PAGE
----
And now to another article that tells just a wee bit more in the details department.

"After spending Saturday afternoon at the nearby park that surrounds Zoo Atlanta, the Mower family returned to a house they are renovating across the street from the zoo. When their toddler, Pierce, ran out onto the porch, his mother followed and saw the venomous snake just feet away from her son."  That house isn't sounding so vacant now, huh?  Where'd they get that "mowing the yard" bit?  Oh, I see, the family name is "Mower" so I guess they must mow their yard 24/7...  That is one HELL of a spin job!

"Because of the reptile's nocturnal nature and dislike of people, they said they [zoo staff] believed that if it had exited the building it wouldn't likely be a significant danger to anyone."  Darn, there's that human error thing again!

Apologies from the zoo were apparently forthcoming AFTER it hit the press that the child found the SNAKE.  Was an apology not due otherwise?  Darn, add on some more human error.

"Zoo officials have said a staff member did not properly secure a door to the cage..."  Yep, that would indeed be human error they were so vague about in the beginning.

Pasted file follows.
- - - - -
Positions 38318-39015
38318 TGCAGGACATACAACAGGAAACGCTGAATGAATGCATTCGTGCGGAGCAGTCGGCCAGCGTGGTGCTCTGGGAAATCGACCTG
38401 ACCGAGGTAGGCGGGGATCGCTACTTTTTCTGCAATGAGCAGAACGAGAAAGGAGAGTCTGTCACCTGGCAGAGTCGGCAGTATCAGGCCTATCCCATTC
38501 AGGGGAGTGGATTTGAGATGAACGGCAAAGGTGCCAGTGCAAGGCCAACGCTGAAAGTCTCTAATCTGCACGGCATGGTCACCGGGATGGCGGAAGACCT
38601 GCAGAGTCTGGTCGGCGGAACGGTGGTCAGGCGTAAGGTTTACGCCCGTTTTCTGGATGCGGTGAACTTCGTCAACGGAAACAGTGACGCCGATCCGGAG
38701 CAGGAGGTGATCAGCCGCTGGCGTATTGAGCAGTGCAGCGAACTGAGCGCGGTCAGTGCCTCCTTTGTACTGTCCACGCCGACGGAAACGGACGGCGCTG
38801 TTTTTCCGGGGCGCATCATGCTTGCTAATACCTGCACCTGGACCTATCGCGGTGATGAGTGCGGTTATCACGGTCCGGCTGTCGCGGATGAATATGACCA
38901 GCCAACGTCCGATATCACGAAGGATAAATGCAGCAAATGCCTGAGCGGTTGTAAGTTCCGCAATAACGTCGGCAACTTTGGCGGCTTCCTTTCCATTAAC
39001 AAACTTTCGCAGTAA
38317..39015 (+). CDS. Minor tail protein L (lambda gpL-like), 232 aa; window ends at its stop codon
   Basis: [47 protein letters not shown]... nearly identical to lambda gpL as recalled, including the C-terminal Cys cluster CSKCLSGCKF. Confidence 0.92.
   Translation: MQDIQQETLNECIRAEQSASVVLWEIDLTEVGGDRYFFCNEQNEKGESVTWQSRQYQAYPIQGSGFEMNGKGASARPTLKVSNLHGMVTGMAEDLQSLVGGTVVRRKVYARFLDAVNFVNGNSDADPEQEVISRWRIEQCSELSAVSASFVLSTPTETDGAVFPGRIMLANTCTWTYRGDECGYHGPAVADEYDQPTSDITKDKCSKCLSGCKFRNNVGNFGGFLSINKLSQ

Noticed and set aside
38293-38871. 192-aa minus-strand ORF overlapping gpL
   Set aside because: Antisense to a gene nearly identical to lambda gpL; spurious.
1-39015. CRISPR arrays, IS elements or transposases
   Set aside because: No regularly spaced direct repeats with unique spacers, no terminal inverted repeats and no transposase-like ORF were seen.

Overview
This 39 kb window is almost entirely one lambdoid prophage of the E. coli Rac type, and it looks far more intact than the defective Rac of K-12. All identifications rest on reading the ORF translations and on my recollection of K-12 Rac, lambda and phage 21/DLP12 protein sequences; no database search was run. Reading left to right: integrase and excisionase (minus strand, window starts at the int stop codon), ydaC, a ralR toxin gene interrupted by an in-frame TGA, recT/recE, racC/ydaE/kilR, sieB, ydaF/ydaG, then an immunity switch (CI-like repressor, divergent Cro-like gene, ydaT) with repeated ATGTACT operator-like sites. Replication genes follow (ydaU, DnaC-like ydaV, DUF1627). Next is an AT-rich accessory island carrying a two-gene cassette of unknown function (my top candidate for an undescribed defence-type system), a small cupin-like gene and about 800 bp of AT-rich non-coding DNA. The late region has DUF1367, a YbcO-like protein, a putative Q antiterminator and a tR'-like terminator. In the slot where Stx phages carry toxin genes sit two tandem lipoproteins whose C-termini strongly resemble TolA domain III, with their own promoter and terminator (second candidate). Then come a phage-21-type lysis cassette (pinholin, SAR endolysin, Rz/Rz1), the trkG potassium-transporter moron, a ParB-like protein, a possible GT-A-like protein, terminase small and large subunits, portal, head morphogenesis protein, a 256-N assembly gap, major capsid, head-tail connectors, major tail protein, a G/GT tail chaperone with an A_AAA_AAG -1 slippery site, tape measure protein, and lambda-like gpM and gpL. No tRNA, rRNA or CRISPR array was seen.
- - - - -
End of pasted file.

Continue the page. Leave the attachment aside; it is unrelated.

There's gonna be an inspection and investigation that'll take, oh, about a day and the results will be published, oh, in about a week.  Gee, can't wait.  I'm sure it'll be fair and thorough and these private owners will be held to the same standards as all other private owners.  Yeah, uh huh, sure I'm sure!

"wildlife officials can impose a range of sanctions, ranging from a letter ordering a zoo to make improvements to seizing its animals, imposing a $1,000 fine per violation and revoking its permit for two years in an extreme case"  Let me guess: hand slap, $100 fine, another apology and promises that it will never happen again but they'll be certain that the zoo has learned its lesson so no need for anything tougher than that.  You can bet your boots that if this snake had escaped from a private owner who didn't have NPO status and all the frills of a public zoo that every animal owned by that person or group would already have been seized.  In fact, that's probably the story behind these 16 snakes.